The Randalls, season ticket holders, were able to secure four seats. Kelsey flew in from Brooklyn for the game; she had her flight picked out on Kayak before the Rose Bowl. She doesn’t always fly home for big games, but has a good feeling about this one. Her brother, Coleson, was too superstitious to comment on the possible outcome.

The New Yorker hadn’t heard about the planned protest against Trump set to take place just outside the building, or NAACP’s suggestion to wave white flags, but said she was “so upset” when she heard he was coming to the game.

“I accidentally left my ‘Not my President’ sign at home,” she said while pointing to her two pins on her shirt. One said ‘resist,’ the other had an American flag next to a rainbow Pride flag. Her mother immediately began to console her, reminding her to focus on the game and not Trump’s attendance. Kelsey Randall couldn’t take part in the protest at CNN because her brother would need to be in the stadium by then, she said as he nodded with a grin, but she thought about showing her dislike by turning around if Trump is addressed. Or she could wave a white napkin in absence of the NAACP’s suggested white towel, her mother suggested.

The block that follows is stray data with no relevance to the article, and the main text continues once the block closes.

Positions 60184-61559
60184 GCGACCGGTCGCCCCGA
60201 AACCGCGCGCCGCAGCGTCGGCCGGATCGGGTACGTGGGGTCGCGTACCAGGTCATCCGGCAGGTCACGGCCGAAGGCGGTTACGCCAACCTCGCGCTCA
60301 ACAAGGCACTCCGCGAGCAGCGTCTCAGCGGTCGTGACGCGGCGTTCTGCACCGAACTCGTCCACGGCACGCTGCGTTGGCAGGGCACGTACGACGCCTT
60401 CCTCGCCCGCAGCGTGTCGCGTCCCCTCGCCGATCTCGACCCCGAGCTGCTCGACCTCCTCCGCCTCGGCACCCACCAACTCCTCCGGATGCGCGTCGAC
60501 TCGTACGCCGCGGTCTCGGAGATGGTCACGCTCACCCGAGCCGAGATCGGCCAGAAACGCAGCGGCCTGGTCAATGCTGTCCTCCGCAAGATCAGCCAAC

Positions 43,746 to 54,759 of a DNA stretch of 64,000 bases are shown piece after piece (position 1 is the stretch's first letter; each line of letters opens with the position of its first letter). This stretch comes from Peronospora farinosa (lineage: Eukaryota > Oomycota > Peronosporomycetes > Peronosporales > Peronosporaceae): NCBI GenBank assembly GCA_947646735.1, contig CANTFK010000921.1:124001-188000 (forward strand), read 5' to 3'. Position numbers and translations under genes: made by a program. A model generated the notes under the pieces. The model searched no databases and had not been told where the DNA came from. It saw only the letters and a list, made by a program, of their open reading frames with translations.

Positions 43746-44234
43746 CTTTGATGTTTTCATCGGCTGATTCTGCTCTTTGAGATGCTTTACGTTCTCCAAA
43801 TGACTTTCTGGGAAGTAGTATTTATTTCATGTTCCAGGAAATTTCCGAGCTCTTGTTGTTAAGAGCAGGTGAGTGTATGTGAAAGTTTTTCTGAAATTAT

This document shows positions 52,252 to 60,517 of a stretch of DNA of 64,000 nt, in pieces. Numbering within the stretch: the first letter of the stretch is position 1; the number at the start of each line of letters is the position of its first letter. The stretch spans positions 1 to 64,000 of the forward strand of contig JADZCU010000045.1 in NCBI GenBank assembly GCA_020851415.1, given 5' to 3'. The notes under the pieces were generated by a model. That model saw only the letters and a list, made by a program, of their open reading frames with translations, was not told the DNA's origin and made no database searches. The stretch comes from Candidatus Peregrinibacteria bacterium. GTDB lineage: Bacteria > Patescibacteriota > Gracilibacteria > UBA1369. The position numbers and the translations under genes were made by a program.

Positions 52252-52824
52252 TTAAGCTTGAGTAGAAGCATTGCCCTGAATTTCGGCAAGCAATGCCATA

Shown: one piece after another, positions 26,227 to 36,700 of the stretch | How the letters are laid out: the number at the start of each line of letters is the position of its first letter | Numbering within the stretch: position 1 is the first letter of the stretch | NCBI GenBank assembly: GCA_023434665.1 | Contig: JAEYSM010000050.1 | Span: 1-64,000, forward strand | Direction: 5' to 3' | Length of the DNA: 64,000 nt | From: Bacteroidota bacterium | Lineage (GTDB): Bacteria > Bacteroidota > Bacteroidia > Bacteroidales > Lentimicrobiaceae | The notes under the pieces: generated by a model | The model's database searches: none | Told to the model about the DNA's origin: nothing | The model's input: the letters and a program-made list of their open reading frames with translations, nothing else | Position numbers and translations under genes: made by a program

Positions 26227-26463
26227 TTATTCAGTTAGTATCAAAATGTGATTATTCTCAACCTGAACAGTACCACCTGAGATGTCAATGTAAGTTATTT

“I hate him so much,” Kelsey Randall said. She brought her palm to her face in a show of exasperation, but you could see that she was still smiling.

— Becca J.G. Godwin

5:35 p.m: Good news for football fans: traffic on metro Atlanta roads has remained light through rush hour.

But that could be short lived.

President Trump’s motorcade is expected to arrive in the city in about a half hour. He’ll land at Dobbins Air Reserve Base in Marietta before heading to the stadium.

Keep up with game day traffic here.

5 p.m: It's three hours before game time and the gates of Mercedes-Benz stadium have opened for tonight's national football championship game.